Scenario 2: Hurricanes/Tropical storms Both Alligator Harbor and Cedar Key have the highest probability (19%) of a Category 1 hurricane or tropical storm heading north or northwest impacting the growing area on an annual basis. This additional risk lowers the expected net return by the end of five years to around $62,140 (Table 1). The higher probability of a storm striking an oyster farm affects labor time and costs due to preparation time, clean-up, and repairs, as well as potential increased oyster mortalities. The probability of one of these storms striking Oyster Bay or Pensacola Bay is reduced to 16% and 11%, respectively. However, Oyster Bay (Wakulla County) has the highest probability (3%) of two major storms striking within a year. The expected net return for farms located in Oyster Bay is reduced to $59,019 at the end of five years, which incorporates the additional risk from multiple storms affecting an oyster farm in a given year.

Scenario 3: Low Salinities The highest probability of a low salinity event occurring in which levels fall below 10 ppt for two consecutive months was determined to be 50% for Pensacola Bay at any given year. During this study, an actual event did occur at an oyster farm in Escambia County with resulting mortalities. This risk probability resulted in the expected net value by year 5 to decrease to $55,650 with a range of values of $54,320 to $65,130 occurring 50% of the time (Table 1). However, 2% of the time it is possible that the farm operation could lose money in year five due to this risk. In Wakulla County, there was an 11% probability of a low salinity event occurring in a production year, which, again, would reduce the expected net value to $61,210 in year five.  Probabilities at the other oyster growing locations (Alligator Harbor and Cedar Key) for a low salinity event to occur were zero.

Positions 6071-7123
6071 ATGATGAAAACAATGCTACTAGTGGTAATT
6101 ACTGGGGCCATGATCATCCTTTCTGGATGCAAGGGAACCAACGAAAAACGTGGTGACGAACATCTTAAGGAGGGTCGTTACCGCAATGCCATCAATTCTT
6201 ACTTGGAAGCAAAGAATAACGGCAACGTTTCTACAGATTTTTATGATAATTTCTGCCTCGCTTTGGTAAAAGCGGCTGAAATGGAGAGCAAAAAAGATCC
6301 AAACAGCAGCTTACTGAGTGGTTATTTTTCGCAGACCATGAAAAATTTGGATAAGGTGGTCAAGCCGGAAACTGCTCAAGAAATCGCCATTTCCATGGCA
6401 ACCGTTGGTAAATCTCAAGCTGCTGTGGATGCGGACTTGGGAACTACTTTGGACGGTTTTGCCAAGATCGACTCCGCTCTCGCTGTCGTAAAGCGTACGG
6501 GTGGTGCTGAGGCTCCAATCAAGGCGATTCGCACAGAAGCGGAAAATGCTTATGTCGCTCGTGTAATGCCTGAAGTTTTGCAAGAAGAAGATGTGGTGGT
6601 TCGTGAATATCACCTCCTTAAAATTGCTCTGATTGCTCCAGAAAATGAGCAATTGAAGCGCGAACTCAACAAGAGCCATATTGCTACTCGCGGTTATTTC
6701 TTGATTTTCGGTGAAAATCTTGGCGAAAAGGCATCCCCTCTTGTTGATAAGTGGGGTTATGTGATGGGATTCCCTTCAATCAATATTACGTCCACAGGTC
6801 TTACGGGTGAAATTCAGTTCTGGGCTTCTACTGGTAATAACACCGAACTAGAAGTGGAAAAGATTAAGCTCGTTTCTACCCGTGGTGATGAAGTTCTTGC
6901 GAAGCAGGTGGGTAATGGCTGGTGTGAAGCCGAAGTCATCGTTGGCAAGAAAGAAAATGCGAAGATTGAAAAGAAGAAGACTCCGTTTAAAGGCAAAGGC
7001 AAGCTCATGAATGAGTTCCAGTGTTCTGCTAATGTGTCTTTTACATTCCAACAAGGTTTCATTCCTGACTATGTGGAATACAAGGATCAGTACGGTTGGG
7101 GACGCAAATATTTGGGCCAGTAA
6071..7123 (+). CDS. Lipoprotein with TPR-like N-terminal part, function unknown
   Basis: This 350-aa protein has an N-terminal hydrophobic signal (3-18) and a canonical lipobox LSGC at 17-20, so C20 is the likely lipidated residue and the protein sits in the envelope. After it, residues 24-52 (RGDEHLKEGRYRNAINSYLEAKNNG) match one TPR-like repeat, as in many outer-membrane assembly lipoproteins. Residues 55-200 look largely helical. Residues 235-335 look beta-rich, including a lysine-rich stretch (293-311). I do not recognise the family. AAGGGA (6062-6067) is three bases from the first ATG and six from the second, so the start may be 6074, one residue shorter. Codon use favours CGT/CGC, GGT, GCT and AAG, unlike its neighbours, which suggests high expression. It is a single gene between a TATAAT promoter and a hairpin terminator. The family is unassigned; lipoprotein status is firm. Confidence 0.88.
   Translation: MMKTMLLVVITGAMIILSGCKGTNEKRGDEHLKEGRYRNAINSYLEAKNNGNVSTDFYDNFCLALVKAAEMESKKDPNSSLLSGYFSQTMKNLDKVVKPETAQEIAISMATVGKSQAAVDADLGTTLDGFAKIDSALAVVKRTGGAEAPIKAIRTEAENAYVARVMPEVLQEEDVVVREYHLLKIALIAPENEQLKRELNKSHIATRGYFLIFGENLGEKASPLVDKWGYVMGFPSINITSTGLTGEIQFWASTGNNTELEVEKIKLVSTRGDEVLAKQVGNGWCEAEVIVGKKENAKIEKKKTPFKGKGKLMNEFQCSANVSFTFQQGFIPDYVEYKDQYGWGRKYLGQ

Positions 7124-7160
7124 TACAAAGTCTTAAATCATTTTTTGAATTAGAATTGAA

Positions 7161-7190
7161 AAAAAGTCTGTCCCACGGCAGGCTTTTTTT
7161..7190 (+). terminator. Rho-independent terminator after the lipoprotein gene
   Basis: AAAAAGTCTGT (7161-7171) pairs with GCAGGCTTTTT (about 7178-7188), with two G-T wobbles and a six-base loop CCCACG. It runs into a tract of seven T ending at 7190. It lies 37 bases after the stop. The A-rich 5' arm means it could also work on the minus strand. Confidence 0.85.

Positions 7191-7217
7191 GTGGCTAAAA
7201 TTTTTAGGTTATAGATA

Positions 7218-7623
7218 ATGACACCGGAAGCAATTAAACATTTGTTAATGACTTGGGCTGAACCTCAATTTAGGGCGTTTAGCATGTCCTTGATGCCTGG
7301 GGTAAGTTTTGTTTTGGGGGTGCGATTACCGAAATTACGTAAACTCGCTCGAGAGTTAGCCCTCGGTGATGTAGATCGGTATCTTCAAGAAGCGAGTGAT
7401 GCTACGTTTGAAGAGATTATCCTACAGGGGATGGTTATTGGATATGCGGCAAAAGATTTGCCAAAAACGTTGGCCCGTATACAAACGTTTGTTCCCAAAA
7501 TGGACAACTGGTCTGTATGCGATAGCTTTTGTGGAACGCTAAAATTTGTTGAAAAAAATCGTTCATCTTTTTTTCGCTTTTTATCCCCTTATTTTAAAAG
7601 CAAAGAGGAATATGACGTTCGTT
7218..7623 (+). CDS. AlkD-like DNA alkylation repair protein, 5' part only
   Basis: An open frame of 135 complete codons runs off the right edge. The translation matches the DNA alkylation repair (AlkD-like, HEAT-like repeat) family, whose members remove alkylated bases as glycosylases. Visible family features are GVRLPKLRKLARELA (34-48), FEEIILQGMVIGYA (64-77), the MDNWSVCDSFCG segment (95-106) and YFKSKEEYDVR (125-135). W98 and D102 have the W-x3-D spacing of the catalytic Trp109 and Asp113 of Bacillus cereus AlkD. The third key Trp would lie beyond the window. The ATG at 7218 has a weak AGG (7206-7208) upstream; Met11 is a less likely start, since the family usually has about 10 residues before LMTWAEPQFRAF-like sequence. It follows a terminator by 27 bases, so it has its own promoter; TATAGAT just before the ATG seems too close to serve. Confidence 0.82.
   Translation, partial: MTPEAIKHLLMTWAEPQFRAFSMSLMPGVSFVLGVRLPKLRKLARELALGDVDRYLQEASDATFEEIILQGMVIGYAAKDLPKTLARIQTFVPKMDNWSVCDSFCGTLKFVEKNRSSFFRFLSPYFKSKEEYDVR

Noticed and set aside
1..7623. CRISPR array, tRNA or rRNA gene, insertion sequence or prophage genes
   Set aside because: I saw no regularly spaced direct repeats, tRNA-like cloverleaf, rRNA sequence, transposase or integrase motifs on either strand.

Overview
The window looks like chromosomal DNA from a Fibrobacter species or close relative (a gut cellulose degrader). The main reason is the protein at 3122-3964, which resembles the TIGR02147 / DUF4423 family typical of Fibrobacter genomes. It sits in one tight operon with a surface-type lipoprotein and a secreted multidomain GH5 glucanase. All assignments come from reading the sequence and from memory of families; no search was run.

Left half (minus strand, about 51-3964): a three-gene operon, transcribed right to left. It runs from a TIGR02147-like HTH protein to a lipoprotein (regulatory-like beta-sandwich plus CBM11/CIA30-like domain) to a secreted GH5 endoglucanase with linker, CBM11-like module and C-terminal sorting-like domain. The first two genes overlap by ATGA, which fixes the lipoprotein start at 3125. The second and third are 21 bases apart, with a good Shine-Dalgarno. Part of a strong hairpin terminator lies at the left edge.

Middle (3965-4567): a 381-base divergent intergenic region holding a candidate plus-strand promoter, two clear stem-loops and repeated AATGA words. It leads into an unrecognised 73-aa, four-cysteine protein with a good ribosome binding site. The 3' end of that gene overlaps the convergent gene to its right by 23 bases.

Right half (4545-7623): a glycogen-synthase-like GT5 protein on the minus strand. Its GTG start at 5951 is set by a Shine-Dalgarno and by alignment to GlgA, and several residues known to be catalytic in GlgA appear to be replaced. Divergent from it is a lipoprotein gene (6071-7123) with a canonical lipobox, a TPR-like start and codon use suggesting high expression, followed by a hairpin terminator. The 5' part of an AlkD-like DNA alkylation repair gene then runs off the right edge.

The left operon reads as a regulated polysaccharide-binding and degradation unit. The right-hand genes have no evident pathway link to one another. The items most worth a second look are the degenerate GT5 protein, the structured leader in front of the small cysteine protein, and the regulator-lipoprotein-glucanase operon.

Scenario 4: High Salinities The highest probability (30%) of high salinities affecting oyster crops was found to be in Alligator Harbor (Franklin County), which decreased the expected net value to $61,530, a loss of about $5,000 in revenue from the baseline scenario (Table 1). Probabilities of a high salinity event occurring at the other growing locations were less than 1%.

Scenario 5: Market Prices This scenario does not include environmental risk, only normal and market risk based on variation of prices from projected increases over a five-year period. Dollar values are expressed in real 2017 amounts, not accounting for inflation. The average market price at the end of year five was projected to be $0.48. This creates an expected net return of $66,170 for farms located in Alligator Harbor and Cedar Key, and $62,560 for farms located in Oyster Bay and Pensacola Bay (Table 1).